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Blue Stragglers Suck the Life from Their Companion Stars to Stay Younger for Longer

First Posted: Dec 09, 2015 10:31 AM EST
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Most stars born, evolve and die in similar ways. But for some stars, called binary stars, the gravitational force of their partner impacts their lives. Now, scientists are taking a closer look at a strange group of exceptions: blue stragglers.

Blue stragglers look younger and brighter than their age would suggest. In fact, they skirt the clean and clear rules of stellar evolution. Since their discovery in 1953, blue stragglers have eluded explanation. Now, scientists have found that over three-quarters of blue stragglers have stellar companions, which may explain them a bit more thoroughly.

In this latest study, the researchers used the Hubble Space Telescope to study the "colors" of far ultraviolet light coming from blue stragglers and their companions. At a distance of 5,500 light years, the blue straggler binary appears as a single point of light. By analyzing the amount of ultraviolet light, though, the researchers spotted the unmistakable signal of a white dwarf.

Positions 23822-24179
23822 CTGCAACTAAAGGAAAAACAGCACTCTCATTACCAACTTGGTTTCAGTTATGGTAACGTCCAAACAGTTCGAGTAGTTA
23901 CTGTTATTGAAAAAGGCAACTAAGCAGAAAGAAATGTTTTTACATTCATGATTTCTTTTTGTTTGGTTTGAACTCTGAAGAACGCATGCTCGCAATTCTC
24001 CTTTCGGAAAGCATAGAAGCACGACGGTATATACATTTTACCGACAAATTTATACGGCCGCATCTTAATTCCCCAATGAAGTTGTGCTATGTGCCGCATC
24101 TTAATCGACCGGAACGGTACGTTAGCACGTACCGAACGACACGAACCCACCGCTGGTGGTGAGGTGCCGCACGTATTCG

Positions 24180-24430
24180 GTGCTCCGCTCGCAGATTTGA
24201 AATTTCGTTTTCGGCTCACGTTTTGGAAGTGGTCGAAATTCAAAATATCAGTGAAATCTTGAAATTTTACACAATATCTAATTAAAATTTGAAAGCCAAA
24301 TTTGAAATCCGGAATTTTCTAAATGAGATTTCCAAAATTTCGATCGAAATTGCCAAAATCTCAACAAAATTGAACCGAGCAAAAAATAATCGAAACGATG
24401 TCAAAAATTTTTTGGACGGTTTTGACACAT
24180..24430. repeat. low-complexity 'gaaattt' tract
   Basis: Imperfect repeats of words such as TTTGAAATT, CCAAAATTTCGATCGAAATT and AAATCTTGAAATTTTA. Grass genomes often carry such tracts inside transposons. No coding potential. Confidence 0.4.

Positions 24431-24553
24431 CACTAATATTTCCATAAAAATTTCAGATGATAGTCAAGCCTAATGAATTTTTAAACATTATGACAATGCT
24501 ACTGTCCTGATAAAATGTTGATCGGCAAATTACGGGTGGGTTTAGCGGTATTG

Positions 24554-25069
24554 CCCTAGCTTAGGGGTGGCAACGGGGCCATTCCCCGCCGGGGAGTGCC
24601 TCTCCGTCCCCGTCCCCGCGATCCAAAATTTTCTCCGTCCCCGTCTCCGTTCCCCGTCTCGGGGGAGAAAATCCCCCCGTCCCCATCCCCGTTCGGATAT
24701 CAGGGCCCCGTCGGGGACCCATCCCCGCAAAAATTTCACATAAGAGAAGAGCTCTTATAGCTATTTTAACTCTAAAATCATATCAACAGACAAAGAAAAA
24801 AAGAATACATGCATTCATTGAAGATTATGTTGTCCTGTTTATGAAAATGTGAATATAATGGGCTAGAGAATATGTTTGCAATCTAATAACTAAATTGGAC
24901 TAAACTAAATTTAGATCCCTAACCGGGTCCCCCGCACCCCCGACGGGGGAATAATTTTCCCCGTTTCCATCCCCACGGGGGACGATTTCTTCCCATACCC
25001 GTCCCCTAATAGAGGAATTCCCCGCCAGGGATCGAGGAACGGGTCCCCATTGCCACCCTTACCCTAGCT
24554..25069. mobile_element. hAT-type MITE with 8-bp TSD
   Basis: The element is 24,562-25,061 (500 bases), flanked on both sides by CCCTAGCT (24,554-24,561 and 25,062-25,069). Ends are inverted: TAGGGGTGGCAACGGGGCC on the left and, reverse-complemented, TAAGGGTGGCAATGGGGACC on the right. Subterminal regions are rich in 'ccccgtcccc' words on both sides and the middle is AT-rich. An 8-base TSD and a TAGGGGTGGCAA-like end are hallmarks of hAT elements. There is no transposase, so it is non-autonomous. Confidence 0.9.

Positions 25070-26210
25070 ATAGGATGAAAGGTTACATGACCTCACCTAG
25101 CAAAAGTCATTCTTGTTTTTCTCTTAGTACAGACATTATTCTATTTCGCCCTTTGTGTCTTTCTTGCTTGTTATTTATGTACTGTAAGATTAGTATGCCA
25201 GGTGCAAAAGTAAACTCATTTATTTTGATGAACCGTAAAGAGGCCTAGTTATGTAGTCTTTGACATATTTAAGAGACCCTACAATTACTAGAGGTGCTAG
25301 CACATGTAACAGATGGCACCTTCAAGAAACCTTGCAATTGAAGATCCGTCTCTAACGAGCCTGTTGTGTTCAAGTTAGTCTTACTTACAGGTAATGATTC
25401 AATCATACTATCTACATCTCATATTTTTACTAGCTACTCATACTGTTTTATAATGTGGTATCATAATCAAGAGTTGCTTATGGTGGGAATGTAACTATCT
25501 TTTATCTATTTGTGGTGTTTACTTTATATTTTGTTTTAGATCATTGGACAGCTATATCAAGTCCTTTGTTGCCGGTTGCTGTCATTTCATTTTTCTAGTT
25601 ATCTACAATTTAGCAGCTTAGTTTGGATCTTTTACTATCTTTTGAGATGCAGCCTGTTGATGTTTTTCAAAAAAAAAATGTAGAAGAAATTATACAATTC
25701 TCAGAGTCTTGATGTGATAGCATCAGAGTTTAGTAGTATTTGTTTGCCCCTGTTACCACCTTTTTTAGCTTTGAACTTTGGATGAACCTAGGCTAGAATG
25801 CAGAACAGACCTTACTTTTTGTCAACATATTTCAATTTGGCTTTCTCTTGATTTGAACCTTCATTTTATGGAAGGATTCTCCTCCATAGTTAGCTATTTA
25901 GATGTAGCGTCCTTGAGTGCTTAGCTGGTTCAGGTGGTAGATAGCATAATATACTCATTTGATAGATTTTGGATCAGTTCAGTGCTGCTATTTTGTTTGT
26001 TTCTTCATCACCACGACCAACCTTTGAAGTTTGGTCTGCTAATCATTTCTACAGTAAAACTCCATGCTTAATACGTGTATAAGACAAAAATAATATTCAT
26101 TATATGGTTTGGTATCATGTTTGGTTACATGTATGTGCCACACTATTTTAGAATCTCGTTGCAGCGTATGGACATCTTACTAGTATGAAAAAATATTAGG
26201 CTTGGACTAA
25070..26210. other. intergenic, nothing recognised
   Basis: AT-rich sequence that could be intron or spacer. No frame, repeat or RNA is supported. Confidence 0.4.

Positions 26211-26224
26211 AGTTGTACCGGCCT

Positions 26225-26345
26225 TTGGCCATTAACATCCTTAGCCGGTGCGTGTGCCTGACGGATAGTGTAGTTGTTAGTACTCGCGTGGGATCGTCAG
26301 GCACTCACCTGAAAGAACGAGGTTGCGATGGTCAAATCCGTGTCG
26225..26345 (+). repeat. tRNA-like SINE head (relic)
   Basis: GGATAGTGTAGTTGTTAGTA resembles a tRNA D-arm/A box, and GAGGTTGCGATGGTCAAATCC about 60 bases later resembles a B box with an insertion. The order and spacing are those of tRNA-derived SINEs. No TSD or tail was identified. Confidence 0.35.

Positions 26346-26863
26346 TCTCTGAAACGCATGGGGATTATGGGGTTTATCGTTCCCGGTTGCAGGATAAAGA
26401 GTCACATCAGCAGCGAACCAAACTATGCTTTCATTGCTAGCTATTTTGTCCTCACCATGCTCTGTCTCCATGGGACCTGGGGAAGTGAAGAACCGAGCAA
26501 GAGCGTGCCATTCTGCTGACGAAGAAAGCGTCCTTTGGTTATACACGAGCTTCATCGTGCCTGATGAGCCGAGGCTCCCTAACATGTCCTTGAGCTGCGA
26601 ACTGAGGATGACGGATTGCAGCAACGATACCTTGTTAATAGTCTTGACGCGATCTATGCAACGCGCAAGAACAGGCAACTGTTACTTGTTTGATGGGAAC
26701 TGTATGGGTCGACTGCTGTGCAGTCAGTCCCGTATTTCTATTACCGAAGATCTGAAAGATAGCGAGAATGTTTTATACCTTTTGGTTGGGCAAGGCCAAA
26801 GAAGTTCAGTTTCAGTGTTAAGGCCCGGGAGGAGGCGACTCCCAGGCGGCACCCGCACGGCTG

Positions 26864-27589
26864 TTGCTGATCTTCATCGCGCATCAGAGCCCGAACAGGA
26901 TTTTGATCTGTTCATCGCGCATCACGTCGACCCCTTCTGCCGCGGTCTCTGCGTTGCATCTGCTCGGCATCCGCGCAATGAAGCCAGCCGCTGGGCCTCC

In fact, the researchers believe that the white dwarf was once a red giant that donated hydrogen gas to the blue straggler for eons until it was eventually transformed into a white dwarf.

"Our understanding of single-star evolution is one of the great intellectual achievements of the last century," said Robert Mathieu, one of the researchers, in a news release. "We began with points of light in the sky, and with the application of new instrumentation, the physics breakthroughs of the last century, and computers, we took those points of light and turned them into a narrative of star life. For the evolution of single stars like our sun, by and large, we got it right, from birth to death. Now we're starting to do the same thing for the one-quarter of stars that are close-orbiting binaries. This work allows us to talk not only about points of light, but also about the evolution of galaxies, including our own Milky Way. That's a big deal, and getting it right is an even bigger deal."

The findings are published in The Astrophysical Journal.

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